"Oh! you can sit down a minute, you know you can," said Adèle, when she brought her the absinthe and the butter. "I never see you now, you'll never come in. Come! you have plenty of time to be with your old woman. For my part, I couldn't live with an Antichrist's face like hers! So stay. This is the house without work to-day. There isn't a sou—madame's abed. Whenever there's no money, she goes to bed, does madame; she stays in bed all day, reading novels. Have some of this?"—And she offered her her glass of absinthe.—"No? oh! no, you don't drink. You're very foolish. It's a funny thing not to drink. Say, it would be very nice of you to write me a little line for my dearie. Hard work, you know. I have told you about it. See, here's madame's pen—and her paper—it smells good. Are you ready? He's a good fellow, my dear, and no mistake! He's in the butcher line as[126] I told you. Ah! my word! I mustn't rub him the wrong way! When he's had a glass of blood after killing his beasts, he's like a madman—and if you're obstinate with him—Dame! why then he thumps you! But what would you have? He does that to make him strong. If you could see him thump himself on the breast—blows that would kill an ox, and say: 'That's a wall, that is!' Ah! he's a gentleman, I tell you! Are you thinking about the letter, eh? Make it one of the fetching kind. Say nice things to him, you know—and a little sad—he adores that. At the theatre he doesn't like anything that doesn't make him cry. Look here! Imagine that you're writing to a lover of your own."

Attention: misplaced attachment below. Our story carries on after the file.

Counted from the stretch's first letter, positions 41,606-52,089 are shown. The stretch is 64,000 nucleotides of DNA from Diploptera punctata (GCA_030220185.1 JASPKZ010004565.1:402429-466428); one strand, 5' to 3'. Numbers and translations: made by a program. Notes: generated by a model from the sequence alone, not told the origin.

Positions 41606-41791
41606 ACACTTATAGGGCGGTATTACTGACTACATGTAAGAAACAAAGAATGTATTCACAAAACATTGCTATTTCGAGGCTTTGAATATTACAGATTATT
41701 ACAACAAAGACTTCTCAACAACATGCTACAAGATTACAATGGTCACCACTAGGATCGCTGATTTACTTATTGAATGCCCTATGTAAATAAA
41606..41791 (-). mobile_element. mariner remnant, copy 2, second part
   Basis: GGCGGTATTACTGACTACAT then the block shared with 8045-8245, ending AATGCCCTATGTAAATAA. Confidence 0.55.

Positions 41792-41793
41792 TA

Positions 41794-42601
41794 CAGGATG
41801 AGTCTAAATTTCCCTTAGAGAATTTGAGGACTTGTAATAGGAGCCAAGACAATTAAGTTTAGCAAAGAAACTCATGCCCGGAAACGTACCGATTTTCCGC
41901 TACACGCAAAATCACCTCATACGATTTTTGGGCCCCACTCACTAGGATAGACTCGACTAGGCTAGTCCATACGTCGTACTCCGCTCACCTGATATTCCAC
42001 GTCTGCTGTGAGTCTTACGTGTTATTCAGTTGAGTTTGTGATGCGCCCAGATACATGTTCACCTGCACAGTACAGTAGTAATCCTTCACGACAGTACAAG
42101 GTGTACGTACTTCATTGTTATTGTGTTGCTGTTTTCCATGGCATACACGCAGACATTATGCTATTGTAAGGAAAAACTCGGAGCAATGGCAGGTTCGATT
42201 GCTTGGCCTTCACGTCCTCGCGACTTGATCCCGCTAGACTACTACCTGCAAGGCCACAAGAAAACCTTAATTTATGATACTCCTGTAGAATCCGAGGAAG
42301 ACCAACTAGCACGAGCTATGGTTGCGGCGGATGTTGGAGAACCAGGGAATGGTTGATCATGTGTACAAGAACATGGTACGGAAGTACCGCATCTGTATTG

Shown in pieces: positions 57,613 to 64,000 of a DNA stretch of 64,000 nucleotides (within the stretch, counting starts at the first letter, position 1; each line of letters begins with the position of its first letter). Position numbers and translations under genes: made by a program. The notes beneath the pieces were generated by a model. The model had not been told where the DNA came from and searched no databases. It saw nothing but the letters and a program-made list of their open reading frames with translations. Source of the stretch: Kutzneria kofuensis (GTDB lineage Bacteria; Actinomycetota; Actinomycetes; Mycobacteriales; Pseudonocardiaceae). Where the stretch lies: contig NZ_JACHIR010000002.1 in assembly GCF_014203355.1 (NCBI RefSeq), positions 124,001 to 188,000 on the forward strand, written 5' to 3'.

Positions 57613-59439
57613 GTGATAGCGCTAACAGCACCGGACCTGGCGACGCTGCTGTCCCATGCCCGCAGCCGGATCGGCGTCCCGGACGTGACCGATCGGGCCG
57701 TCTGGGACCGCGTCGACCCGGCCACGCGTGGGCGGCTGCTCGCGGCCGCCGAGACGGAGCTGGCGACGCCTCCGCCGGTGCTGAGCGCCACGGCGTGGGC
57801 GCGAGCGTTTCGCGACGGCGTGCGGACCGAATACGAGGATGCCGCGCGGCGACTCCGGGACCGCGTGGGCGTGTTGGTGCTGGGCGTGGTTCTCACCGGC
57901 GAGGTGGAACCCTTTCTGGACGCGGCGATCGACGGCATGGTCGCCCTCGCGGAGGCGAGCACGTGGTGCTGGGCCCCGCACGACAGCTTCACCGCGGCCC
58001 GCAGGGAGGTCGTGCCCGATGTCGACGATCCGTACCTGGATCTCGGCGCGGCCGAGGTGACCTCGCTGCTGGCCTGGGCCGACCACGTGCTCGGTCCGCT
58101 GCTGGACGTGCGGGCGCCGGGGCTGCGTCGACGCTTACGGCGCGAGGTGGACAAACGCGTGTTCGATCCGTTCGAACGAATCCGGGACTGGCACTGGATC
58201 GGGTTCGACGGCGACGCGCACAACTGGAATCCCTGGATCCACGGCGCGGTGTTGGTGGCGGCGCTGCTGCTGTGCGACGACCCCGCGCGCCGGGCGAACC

Germinie began to write.

"Say, Germinie! Have you heard? Madame's taken a strange idea into her head. It's a funny thing about women like her, who can hold their heads up with the greatest of 'em, who can have everything, hobnob with kings if they choose! And there's nothing to be said—when one is like madame, you know, when one has such a body as that! And then the way they load themselves down with finery, with their tralala of dresses and lace everywhere and everything else—how do you suppose anyone can resist them? And if it isn't a gentleman, if it's someone like us—you can see how much more all that will catch him; a woman in velvet goes to his brain. Yes, my dear, just fancy, here's madame[127] gone daft on that gamin of a Jupillon! That's all we needed to make us die of hunger here!"